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HR horror stories

Following various deprecatory comments on this site about the HR profession, we’ve looked into whether things are really as bad as they seem. Upon investigation, the main critics appear to be recruiters, who have the following horrid things to say about their close genetic relatives:

· “It’s always helpful to speak to the line, but HR will sometimes get on a high horse and say come through me and I’ll pass on the message. It just doubles the amount of time it takes to do anything.”

· “The worst thing is when they hire people we’ve introduced to them behind our backs. When we query this they then lie about the size of the package they’re paying in order to reduce the fee. You’ll get a guy who you know was paid $4m last year and they’ll say they got him for 100k. The trouble is that they get paid according to how much money they can save.”

· “They’re always trying to set up in-house databases, and they tell you that if you want to do business with them you’ll have to enter candidates’ information onto their database first. Eventually they’ll have a database of their own and won’t need you any more.”

· “They love to try and disrupt your relationship with the line manager. If you’ve got a good relationship with the line you can often avoid them – the line manager will take the whole process forward without HR and bring them in at the end to draw up the contract. However, HR tend to remember this and the recruiter always gets kicked in the end.”

· “They’re generally a lot of ‘dolly birds’ who need to justify their position.”

There were also some nice things said about HR. “The good ones understand their roles in the process and don’t try to control it too much,” said one headhunter. “As facilitators they can marshall MDs and prompt feedback if they’re too busy to give it.”

“It’s much better now because all the rubbish HR people have been sacked,” said another one.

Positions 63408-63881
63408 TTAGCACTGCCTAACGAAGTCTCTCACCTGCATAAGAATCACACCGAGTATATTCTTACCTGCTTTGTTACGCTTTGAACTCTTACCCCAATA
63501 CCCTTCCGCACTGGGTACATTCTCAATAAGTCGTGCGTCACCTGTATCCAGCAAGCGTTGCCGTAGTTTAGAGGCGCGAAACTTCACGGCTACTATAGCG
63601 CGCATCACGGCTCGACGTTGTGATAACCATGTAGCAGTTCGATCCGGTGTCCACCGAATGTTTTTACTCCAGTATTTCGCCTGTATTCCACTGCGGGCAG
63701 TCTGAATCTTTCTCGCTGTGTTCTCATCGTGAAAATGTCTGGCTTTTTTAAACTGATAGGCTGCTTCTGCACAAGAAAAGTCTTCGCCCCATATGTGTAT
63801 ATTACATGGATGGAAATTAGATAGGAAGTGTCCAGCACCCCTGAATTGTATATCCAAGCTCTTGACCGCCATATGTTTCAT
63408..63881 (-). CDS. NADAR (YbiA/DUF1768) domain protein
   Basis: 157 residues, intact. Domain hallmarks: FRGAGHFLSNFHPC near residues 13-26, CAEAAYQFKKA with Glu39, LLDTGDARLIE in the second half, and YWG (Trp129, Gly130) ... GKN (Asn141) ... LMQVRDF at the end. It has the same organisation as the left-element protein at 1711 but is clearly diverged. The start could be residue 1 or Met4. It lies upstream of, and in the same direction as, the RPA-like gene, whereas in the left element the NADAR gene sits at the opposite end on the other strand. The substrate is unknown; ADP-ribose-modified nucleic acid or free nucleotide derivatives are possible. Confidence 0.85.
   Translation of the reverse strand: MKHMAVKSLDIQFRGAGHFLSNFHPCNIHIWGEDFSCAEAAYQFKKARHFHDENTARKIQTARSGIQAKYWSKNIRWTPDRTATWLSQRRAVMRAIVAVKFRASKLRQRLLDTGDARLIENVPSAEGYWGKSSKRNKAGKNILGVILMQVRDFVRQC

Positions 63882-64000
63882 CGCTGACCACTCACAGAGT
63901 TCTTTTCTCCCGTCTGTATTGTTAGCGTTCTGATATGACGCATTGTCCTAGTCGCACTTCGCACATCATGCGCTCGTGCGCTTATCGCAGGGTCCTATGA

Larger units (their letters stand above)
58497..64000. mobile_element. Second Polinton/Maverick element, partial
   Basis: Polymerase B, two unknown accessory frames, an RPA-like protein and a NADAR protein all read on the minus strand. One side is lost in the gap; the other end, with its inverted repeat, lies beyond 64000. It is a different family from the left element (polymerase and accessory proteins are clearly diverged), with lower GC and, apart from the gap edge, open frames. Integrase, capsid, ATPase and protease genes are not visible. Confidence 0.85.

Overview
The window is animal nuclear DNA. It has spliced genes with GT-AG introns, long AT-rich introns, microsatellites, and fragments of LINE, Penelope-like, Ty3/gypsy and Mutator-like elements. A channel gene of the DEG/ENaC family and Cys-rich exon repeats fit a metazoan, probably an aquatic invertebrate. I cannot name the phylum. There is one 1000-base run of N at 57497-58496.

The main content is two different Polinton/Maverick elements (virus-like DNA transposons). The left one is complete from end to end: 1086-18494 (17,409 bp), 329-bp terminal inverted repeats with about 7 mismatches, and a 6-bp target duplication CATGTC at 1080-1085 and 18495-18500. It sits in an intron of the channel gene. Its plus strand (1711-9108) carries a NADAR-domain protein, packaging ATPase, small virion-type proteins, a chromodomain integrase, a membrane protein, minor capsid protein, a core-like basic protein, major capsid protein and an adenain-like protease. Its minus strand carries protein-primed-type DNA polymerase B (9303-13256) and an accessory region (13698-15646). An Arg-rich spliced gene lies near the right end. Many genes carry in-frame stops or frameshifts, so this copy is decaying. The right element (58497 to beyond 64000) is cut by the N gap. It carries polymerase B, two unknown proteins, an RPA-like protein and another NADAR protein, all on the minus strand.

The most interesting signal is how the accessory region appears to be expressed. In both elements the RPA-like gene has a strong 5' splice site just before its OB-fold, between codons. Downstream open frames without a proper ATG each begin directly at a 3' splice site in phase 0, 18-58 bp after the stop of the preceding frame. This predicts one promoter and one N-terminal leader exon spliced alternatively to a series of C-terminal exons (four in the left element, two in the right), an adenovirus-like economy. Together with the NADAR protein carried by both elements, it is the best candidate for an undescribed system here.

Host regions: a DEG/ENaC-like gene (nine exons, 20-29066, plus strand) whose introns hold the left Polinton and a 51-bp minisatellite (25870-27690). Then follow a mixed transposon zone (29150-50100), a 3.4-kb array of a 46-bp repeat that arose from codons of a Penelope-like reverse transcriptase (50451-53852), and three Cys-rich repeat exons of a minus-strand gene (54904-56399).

Comments (36)

  1. Really insightful comments on behalf of the recruiters – just completes the picture from employees in the front office. Everybody with reasonable experience should know that HR is only there when you are already fired.

    They are complete management drones – once they have been given a name and a hit target, they make sure that processes are followed as to minimise the severance expenses of a bank and also chances of unfair dismissal lawsuits. So a review is initiated and often painful processes followed in order to fire someone 6-12 months down the line rather than outright.
    If someone is in such a situation, see the game that’s on and hire a lawyer immediately.

  2. Who cares?

  3. I’ve always been baffled as to what they actually do. I encountered them once in 5 years.

  4. I work for a (proper) search firm in the city, and to be completely honest, I love dealing with HR. This is because we have 4-5 clients who do business with us, and HR are a dream come because they understand the lengths we have gone to in order to set these relationships up. As long as we are completely transparent in our processes they are a great asset to our company. It’s because of “CV spitting” recruitment firms that HR becomes an obstacle, because you are indeed undermining their role. Line relationships are critical to our business, but then again so are senior HR relationships. I can say that I have retained business with certain banks simply because I have a great relationship with a manager within human resources. So, regardless of their movement or mine, we can rely on each other to facilitate the expansion of their respective businesses.